Global Policy Forum

Sudan’s North-South Talks in Ethiopia Agree on Seeking Debt Relief

Following the referendum, North and South Sudan are negotiating several items including payment of external debt. Together the two countries owe approximately $35 billion to bilateral, multilateral, and commercial creditors. The southerners have claimed they will not repay debts that were used to finance a war against them. Both sides have pressed creditors for debt forgiveness in an effort to reduce what is a complex and multifaceted situation.

Sudan Tribune
March 6, 2011


Sudan's north-south halves concluded on Friday a six-day round of talks in Ethiopia with an agreement to seek clearance of the country's hefty external debts, facilitation of trade, division of oil sector firms and introduction of a new currency in the south ahead of its split in July.

Meanwhile, a senior southern official has confirmed that they had agreed to help the north obtain debt relief on condition that it "cooperates" on border issues, including the contested area of Abyei, as well as redeeming the Sudanese pound from the south which agreed to introduce its own currency by July.

South Sudan is due to announce formal independence from the north in July after it voted overwhelmingly for that choice in a referendum in January. The plebiscite marked final phase of the 2005's Comprehensive Peace Agreement (CPA), which ended decades of civil war between the two sides.

The two sides are negotiating a wide array of post-referendum issues, the most important of which are ownership of the central disputed area of Abyei, currency, oil, Nile water, international agreements and liabilities.

The talks, which were held in the Ethiopian resort town of Debre Zeit and moderated by the African Union High-Level Implementation Panel on Sudan (AUHIP) led by former South African President Thabo Mbeki, agreed to initiate concerted efforts to waive Sudan's debts.

"In the interests of the economic stability of both states, the two parties agreed to embark on a joint effort to secure debt relief from Sudan's international creditors" a statement released by the AUHIP said, adding that "further discussions also dealt with the formula for the apportionment of the debt."

Sudan has been lobbying extensively to secure relief of its external debts - which stood at about $35.7 billion as of December, 31 2009, according to official figures.

The International Monetary Fund said in a report last year that the amount of Sudan's external debt is projected to reach $37.8 billion in 2010, urging Sudan to keep borrowing under control and introduce large economic reforms in order to qualify for debt relief.

Sudan reduced repayments to its creditors in 2010 and requested a rescheduling of debt services from its main creditors, which include the IMF, World Bank, Kuwait, Saudi Arabia, Austria and the United States.

A paper published by the Center for Global Development said that nearly 90 percent of Sudan's external debt is owed to bilateral and commercial creditors, with their own requirements, and would take at least three years to clear.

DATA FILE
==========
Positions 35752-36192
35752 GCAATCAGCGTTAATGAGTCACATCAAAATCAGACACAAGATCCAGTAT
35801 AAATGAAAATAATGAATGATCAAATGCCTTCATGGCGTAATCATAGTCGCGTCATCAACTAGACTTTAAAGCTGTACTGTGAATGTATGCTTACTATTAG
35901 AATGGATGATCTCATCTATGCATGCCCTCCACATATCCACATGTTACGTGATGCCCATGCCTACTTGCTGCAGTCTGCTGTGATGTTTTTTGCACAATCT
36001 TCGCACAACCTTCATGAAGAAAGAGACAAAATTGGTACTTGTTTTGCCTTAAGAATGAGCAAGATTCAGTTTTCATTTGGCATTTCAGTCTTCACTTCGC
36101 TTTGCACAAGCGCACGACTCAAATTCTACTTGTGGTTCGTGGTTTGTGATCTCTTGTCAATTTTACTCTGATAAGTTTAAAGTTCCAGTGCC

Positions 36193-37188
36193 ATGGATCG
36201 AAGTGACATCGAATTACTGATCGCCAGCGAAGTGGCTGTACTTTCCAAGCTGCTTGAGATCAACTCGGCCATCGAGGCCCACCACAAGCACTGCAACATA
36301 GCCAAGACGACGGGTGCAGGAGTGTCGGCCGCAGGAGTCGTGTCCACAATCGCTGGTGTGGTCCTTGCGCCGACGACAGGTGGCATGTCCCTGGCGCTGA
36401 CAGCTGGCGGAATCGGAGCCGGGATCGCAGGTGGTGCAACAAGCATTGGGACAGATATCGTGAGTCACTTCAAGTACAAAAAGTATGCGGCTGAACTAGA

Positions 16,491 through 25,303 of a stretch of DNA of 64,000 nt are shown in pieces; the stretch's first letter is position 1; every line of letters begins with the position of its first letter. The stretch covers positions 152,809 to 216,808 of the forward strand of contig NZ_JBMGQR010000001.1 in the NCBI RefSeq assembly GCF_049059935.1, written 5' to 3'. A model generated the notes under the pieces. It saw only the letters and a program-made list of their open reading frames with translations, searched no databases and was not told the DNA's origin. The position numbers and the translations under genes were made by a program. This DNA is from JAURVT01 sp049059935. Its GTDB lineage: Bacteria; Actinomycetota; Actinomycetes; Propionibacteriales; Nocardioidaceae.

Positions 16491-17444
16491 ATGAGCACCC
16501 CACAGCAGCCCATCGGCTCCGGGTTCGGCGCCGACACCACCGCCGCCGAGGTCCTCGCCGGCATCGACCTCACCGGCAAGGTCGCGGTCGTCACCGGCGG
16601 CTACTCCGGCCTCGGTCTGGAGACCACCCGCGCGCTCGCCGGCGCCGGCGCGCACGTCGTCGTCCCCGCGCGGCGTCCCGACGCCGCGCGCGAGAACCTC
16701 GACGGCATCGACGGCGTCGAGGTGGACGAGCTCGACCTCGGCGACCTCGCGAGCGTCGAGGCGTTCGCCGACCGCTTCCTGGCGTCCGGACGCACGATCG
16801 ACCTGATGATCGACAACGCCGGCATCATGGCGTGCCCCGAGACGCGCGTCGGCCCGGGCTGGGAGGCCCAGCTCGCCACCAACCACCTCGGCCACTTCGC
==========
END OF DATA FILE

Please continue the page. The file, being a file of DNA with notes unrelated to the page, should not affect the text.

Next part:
South Sudan officials have in the past said that they do not accept to share the country's foreign debts, saying that the money was borrowed to finance the northern army to fight southerners in the civil war.

North Sudan on the other hand complained that political discord with the West was standing in the way of its debt relief quest.

Mbeki told reporters in Addis Ababa that both sides had agreed to send a joint team to the spring meetings of the World Bank and the IMF to campaign for debt relief.

Pagan Amum, the secretary-general of the ruling Sudan People's Liberation Movement in the south, told Reuters that the south is "ready to join the north in joint efforts for debt relief."

However, he added that the south's "participation [in debt relief efforts] is conditional to the cooperation of the north in all the other areas including Abyei, as well as also assuming the redemption of the Sudanese currency as we change the currency."

The two sides also discussed the future of the oil sector and the two state-owned oil companies, Sudapet and Nilepet, according to the AUHIP release.

North and south Sudan are negotiating a new oil sharing deal to replace the existing agreement - which shares revenues roughly 50-50 - before the CPA expires in July.

Most of Sudan's proven daily output of 500,000 barrel of oil is pumped from oilfields in the south whereas the pipeline infrastructure and the refineries lie in the north.

Both sides need to maintain cooperation on oil although a new deal is likely to give less oil to the north.

It has also been agreed that the south would introduce a new currency after the end of the CPA Interim Period on 8th July 2011, said the panel's statement.

The two parties also decided to establish a joint committee to consider ways of "facilitating trade and trade-related payment arrangements." "The joint committee will report to the Parties by the end of May 2011," said the AUHIP.

North and south Sudan will resume post-referendum talks in Sudan before returning to Ethiopia on April 5 for another round of intensive negotiations, announced the AUHIP.


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